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First, a little background. I'm new to iOS development, I've been in .Net land for a long time, and that's probably why I'm even asking this question, but here goes.

The basic setup is this. You have a UINavigationController with a RootViewController we'll call MasterViewController. When some action happens on this MasterViewController, we want to drill into a DetailsViewController. However, we also want to pass some data to the DetailsViewController.

It is my understanding, that in previous versions of the SDK (prior to iOS 5) the approach was similiar to this:

@implementation MasterViewController

    -(IBAction)someAction
    {
       DetailsViewController *dvc = [[DetailsViewController alloc]initWithNibName:@"DetailsView" bundle:nil];
       dvc.someDataProp = [self getSomeDataSomeHow];
       [[self navigationController] pushViewController:dvc animated:YES];
    }

@end

Now however, in iOS 5, it seems that this is now done using the Storyboard and segues. In XCode you set up the segue from the MasterViewController to the DetailsViewController, and then in code you do something like this:

-(void) prepareForSegue:(UIStoryboardSegue *)segue sender:(id)sender
{
   [segue.destinationViewController setSomeDataProp:[self getSomeDataSomeHow]];
}

My question is basically this: The older approach somehow feels a lot cleaner to me. You're being very explicit about the type of ViewController you're pushing on to the navigation stack and you can set properties easily on it. In the new approach though, destinationViewController is of type id (for obvious reasons), and it just feels a lot less clean to me. Again, this could be my .Net side coming out, but is this common in iOS? Just use id and throw caution to the wind?

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1  
Much respect for questioning how this is done rather than simply copying & pasting snippets. I also had similar questions and with some experience here is my answer: With iOS5, I see that the UI logic has been split into two: 1) ViewController lifecycle and transitions 2) Data flow. Storyboard takes care of 1 and the developers are expected to take care of 2. In such a scenario, these casts will happen. For me, the question is, does this split make sense? Can these two concepts be decoupled? I guess Apple is going that way and we will see how it works out. – Guven Apr 10 '12 at 16:17
up vote 6 down vote accepted

With Storyboards you can assign a named identifier to the segue, Select the segue and in the Attribute inspector you can add a name to the segue Identifier.

And in the prepareForSegue method you should check for this Identifier and thus you will explicitly know which segue is about to be performed and what the destinationViewController will be.

if ([segue.identifier isEqualToString:@"My First Segue Identifier"])
{    
   DetailsViewController *dvc = (DetailsViewController *) segue.destinationViewController;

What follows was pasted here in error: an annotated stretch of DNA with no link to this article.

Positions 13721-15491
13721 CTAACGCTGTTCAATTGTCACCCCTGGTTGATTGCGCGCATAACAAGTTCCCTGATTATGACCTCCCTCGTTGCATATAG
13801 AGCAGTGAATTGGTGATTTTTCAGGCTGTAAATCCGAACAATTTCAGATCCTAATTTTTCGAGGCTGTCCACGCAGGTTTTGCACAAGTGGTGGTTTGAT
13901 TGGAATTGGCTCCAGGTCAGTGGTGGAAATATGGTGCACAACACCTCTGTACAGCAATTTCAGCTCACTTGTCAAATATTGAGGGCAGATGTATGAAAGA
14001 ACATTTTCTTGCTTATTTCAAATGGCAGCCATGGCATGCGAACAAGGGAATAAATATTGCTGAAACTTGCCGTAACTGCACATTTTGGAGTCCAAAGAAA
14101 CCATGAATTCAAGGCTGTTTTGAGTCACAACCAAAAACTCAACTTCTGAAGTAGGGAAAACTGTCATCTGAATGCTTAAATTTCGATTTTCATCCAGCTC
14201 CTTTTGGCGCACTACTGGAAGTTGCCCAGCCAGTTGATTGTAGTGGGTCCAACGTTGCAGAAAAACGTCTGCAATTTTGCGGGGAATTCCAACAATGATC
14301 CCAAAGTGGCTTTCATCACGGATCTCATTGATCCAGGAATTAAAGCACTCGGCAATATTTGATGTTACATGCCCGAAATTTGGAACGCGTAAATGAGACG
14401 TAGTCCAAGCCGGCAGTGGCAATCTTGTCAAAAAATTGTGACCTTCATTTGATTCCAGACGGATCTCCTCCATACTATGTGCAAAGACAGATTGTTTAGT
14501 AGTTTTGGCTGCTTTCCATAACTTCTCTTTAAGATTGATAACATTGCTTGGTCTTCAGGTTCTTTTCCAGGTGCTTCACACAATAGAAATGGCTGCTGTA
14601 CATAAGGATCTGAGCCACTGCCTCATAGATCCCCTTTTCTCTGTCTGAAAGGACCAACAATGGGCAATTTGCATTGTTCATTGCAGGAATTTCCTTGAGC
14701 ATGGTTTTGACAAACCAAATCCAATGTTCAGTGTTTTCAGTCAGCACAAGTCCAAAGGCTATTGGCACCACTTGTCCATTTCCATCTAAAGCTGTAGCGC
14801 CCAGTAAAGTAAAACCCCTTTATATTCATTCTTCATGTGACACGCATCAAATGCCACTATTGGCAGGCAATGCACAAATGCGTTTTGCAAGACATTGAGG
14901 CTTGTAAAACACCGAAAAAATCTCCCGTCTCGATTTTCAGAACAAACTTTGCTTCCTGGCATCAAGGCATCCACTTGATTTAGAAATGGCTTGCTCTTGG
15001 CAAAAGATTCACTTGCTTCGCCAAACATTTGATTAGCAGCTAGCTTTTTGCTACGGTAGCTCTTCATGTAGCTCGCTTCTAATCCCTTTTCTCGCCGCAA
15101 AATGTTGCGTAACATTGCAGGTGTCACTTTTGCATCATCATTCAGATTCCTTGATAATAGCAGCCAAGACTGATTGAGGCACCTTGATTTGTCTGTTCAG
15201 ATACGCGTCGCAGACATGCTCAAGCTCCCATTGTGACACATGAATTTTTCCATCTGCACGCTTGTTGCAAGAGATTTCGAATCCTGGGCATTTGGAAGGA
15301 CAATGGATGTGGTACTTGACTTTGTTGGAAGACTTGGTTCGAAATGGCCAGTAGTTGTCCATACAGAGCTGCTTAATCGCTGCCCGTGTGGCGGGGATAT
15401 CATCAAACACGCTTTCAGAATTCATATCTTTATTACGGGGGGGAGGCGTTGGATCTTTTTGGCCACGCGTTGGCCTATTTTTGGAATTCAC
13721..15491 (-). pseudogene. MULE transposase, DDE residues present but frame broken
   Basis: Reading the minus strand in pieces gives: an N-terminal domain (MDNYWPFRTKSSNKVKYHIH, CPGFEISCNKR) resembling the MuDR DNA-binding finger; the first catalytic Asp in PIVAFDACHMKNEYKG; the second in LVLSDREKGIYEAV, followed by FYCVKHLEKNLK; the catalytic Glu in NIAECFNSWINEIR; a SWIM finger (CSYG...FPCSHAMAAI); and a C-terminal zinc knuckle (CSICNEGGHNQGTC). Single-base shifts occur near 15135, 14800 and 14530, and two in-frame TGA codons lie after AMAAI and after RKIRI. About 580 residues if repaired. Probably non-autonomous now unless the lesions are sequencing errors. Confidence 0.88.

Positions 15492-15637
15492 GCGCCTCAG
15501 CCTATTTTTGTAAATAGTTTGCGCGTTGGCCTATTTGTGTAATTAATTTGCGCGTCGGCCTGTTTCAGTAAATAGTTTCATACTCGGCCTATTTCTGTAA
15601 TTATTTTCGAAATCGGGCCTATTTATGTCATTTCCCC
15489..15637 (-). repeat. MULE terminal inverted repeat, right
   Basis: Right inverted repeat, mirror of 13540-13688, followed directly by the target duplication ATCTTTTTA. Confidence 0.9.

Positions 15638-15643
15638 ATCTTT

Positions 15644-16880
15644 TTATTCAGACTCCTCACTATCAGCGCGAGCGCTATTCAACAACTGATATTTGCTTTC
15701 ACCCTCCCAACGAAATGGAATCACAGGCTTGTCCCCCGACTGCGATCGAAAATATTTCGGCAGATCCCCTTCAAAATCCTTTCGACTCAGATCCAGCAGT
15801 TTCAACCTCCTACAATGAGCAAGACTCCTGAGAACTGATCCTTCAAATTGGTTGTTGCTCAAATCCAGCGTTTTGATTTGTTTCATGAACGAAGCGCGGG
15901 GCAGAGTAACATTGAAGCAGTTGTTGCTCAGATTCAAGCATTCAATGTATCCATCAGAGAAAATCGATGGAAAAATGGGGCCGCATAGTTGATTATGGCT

// Set the DVC's properties 
}
share|improve this answer
    
Better, but you still have that ugly cast there. Is that the preferred approach? – BFree Jan 1 '12 at 17:25
    
That is the preferred approach. You are right, the old way is clearer and more explicit. With the new method you are "hooking into" the storyboard. Unfortunately, there are new features found only in storyboards that didn't make it into the XIB designer, such as new static and dynamic UITableView designer support. – Nathanial Woolls Jan 1 '12 at 22:24
1  
is this code snippet inserted within the prepareForSegue method? – chwi Jul 31 '12 at 8:54
    
@Wilhelmsen - Yes – Dennis Mathews Jul 31 '12 at 16:57

In many cases, the destination view controller for a segue may be a UINavigationViewController, and in that case, the solution (a slight modification of Dennis Mathews' solution above) will need to use the message"topViewController":

if ([segue.identifier isEqualToString:@"My First Segue Identifier"])
{    
   NavitationViewController* navController = [segue destinationViewController];   
   DetailsViewController *dvc = (DetailsViewController*) [navController topViewController]
   // Set the DVC's properties 
}
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This did the trick for me, except I think you mean "UINavigationController* navController" rather than "NavitationViewController* navController". – mpemburn Jun 25 '12 at 23:27

I haven't been working with iOS that long, but I've seen a few examples where you don't have to cast because of objective-c's loose coupled messaging system.

Instead of checking the segue identifier or casting to a specific ViewController you can do this:

-(void) prepareForSegue:(UIStoryboardSegue *)segue sender:(id)sender
{
   if ([segue.destinationViewController respondsToSelector: @selector(setCompany:)]) {
      [segue.destinationViewController performSelector: @selector(setCompany:) withObject: self.company];
   }
}

In the first line I ask if the destinationViewController has a method setCompany (if you have a property named company this one would be generated for you). If it does, you can call that method/set that property with the second line of code.

So in this case you don't really have to know the destination ViewController and could easily replace it with a different one that supports handling Companies.

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